- Paid fan impressions
- Paid fan reach
- Engaged fans
#3: Post Consumers/Consumptions
This is one of my favorite Facebook metrics, but it goes virtually unnoticed.
A “post consumer” is a user who clicks anywhere on your post, regardless of whether it results in a story. This would include things like:
- Photo click
- Link click
- Video play
- Expand description
- Expand comments
- Click profile of commenter
It’s any click at all. A “post consumption” is the click itself.
These totals are found in columns O and P of the Key Metrics tab in the post-level export.
Note that there is very little difference between a consumer and an engaged user. Both include any click. The only difference is that when a story is generated without a click, it’s included under engaged user, not consumer.
I prefer the consumer metric because Facebook breaks this stat down into types of consumptions. This isn’t the case with the engaged users metric.
#4: Link Clicks
This metric is one of the main reasons I like the consumers stat so much. Link clicks is a type of consumption.
The second and third tabs of the post-level export break down types of consumers and consumptions as follows:
- Link clicks
- Photo view
- Video play
- Other clicks (defined as any post click that isn’t a link click, photo view or video play)
One of your goals as a publisher is to drive traffic to your website. Therefore, the link clicks stat is extremely important to you.
If the goal of your post is to drive traffic and it receives 100 likes without a link click, was it successful? Probably not. If you ignore this stat, you don’t know that.
#5: Positive Feedback
Facebook has rolled out a new stat that is buried within the page-level export. It’s not really a new stat, but it has been renamed.
The page-level export is an enormous file with dozens of tabs. Six of the final seven tabs are dedicated to positive feedback:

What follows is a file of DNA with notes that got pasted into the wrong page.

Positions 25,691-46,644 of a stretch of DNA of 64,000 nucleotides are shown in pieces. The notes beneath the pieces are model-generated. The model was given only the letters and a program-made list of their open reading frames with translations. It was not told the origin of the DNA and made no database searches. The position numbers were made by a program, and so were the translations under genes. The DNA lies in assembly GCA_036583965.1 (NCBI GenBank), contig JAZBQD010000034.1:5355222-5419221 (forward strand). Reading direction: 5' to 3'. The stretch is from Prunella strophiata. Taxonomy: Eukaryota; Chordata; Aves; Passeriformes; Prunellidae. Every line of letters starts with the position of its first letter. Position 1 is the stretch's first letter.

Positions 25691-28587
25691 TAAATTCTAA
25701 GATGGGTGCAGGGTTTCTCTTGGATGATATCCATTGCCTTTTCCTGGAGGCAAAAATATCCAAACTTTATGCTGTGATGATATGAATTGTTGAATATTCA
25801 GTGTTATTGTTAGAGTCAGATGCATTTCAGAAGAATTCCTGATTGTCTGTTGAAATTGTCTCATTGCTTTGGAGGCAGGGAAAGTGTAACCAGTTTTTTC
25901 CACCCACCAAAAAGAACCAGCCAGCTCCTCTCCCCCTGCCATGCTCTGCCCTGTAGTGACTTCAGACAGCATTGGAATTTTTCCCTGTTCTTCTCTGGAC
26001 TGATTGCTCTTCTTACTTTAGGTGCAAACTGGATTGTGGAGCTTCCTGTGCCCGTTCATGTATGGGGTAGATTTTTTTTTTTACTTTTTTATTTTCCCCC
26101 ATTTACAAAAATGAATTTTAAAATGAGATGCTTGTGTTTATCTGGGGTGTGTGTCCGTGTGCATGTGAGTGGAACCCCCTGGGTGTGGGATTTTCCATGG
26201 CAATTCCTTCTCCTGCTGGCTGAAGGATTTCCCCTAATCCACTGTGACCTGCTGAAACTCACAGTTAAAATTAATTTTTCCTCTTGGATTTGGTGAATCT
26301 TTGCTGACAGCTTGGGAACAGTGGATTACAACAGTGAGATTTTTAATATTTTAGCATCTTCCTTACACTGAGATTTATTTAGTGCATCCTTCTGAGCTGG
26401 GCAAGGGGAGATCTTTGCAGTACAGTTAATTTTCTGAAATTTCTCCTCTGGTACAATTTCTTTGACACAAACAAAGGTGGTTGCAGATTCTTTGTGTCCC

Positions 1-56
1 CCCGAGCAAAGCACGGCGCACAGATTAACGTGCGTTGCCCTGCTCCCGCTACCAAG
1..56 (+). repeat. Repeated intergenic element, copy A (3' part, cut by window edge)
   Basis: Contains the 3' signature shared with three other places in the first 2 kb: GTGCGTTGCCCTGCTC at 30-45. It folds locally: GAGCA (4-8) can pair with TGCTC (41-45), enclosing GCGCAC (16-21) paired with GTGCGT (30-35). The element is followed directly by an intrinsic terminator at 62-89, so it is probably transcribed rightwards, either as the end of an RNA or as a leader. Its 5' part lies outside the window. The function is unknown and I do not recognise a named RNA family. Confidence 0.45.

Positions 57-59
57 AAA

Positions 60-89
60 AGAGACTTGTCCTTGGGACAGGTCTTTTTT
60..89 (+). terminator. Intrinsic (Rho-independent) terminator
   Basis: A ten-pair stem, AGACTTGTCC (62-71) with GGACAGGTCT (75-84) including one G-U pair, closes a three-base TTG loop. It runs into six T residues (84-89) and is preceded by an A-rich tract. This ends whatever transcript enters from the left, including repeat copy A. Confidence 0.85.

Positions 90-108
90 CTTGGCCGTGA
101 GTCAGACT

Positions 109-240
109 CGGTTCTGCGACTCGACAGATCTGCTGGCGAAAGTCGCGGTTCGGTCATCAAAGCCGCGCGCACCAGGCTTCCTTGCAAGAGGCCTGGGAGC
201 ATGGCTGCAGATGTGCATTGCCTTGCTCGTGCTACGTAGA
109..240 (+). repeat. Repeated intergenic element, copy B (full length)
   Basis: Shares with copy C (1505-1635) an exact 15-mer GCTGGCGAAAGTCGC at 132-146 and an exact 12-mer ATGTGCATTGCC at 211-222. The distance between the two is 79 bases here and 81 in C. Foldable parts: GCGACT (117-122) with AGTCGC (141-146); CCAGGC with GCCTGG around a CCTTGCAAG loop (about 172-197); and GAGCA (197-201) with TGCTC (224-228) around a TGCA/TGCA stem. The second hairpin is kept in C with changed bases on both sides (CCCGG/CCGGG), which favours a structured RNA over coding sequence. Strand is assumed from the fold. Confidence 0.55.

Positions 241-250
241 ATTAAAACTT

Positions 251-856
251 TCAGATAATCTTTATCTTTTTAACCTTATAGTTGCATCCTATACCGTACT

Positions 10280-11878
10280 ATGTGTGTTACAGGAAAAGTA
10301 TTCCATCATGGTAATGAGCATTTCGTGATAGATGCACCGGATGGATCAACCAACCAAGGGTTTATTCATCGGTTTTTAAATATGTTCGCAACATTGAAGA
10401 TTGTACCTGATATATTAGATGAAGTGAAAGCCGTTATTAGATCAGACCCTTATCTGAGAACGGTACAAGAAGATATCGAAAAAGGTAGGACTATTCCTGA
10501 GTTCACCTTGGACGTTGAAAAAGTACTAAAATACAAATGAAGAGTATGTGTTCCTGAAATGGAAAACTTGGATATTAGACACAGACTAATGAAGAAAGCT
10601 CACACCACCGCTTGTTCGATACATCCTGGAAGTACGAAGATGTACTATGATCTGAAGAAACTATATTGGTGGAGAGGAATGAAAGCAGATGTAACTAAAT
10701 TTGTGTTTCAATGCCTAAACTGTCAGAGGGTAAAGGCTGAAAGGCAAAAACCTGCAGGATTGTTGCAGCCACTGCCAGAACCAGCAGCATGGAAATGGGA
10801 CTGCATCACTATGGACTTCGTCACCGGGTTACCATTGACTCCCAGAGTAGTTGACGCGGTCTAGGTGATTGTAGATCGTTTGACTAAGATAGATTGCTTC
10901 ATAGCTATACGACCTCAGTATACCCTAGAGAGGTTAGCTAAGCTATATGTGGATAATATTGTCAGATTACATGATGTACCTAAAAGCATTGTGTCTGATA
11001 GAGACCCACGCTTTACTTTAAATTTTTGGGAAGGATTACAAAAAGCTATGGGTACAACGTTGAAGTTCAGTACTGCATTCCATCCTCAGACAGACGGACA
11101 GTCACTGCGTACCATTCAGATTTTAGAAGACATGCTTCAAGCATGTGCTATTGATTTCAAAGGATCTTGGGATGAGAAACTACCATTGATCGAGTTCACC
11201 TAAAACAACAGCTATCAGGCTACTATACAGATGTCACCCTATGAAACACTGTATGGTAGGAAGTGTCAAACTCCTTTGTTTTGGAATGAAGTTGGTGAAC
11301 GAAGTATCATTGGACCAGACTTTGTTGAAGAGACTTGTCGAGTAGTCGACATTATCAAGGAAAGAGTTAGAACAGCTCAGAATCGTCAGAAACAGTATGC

- Daily positive feedback by type (users)
- Weekly positive feedback by type (users)
- 28 days positive feedback by type (users)
- Daily positive feedback by type (total count)
- Weekly positive feedback by type (total count)
- 28 days positive feedback by type (total count)
These tabs used to be called Talking About This and Stories. In other words, positive feedback is measured by the comments, likes or shares (described as “links” in the export) generated by users while interacting with your page.
While you can no longer track which posts, for example, received the most comments, likes or shares, this is still a nice stat to track when you evaluate the overall impact you make with your Facebook page.
And it’s also nice to counter that dreaded “negative feedback” with a little positivity.
It goes without saying that these aren’t the only metrics and stats you should be tracking from within Facebook. Depending on your unique goals, you may use one or all of the metrics I’ve shared and you might track one or two more.
The important thing is that you bypass vanity stats and begin to track relevant metrics that produce meaningful data you can use to fine-tune your Facebook marketing.
What do you think? Do you use the data export feature in Insights? What stats do you think go largely unnoticed but have significant value? Let us know in the comments below!